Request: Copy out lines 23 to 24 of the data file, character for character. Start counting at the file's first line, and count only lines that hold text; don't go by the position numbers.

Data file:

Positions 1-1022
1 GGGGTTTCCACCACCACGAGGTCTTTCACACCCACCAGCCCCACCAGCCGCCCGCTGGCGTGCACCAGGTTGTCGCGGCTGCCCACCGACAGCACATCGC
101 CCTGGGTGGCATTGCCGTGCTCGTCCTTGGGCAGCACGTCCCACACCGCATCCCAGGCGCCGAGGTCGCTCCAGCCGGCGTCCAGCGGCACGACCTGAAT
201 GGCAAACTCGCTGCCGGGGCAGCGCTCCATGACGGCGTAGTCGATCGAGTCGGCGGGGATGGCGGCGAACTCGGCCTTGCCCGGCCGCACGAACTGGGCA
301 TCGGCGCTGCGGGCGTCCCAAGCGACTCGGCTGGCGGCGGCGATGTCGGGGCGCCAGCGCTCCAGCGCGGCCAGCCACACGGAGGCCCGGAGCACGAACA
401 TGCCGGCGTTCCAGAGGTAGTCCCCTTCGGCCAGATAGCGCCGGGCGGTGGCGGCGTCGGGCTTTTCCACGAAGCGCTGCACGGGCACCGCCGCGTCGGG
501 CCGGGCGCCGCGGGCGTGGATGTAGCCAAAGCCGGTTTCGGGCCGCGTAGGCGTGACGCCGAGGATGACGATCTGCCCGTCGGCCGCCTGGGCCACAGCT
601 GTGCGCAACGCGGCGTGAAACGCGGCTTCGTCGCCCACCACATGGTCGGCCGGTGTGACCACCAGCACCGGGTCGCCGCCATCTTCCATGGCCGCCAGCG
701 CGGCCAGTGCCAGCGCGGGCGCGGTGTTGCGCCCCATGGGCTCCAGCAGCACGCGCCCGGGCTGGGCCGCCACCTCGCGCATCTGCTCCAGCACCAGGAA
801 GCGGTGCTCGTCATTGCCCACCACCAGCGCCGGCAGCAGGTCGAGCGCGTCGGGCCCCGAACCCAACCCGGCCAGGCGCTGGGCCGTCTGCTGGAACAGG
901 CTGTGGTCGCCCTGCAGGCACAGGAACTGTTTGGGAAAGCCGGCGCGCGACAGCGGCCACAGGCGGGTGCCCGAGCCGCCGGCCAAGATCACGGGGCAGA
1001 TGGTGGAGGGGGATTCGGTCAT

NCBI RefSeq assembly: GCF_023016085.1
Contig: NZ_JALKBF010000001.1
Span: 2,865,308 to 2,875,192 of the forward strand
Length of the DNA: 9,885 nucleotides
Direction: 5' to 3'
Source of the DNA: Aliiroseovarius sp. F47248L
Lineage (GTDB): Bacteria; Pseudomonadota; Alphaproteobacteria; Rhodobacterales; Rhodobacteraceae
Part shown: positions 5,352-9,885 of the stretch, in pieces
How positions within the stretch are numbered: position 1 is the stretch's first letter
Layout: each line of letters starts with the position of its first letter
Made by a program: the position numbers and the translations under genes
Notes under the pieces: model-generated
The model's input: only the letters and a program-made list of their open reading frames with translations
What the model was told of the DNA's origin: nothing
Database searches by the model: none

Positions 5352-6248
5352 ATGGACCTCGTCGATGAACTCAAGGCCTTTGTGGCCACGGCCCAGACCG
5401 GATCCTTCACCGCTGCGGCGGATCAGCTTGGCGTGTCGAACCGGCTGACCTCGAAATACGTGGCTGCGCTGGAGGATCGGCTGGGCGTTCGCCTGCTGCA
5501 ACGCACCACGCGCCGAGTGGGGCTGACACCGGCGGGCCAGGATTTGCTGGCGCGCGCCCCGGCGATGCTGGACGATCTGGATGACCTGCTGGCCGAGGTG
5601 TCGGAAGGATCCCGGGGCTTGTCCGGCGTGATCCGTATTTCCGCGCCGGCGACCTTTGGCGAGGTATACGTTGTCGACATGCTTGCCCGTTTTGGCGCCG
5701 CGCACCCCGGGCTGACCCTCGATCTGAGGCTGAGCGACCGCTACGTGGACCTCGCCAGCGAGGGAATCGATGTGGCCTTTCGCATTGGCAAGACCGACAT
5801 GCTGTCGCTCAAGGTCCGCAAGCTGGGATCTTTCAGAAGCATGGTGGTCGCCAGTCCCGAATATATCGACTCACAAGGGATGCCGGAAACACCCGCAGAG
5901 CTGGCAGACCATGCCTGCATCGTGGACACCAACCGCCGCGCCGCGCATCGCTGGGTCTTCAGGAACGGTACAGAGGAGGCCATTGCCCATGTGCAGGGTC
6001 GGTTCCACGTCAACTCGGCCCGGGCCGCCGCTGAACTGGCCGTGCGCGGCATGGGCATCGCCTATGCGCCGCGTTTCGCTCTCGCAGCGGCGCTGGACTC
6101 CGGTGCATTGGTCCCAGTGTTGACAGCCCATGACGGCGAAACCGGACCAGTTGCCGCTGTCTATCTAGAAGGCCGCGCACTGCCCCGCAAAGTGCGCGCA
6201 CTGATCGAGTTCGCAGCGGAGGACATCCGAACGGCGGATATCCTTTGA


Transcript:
Made by a program: the position numbers and the translations under genes
Notes under the pieces: model-generated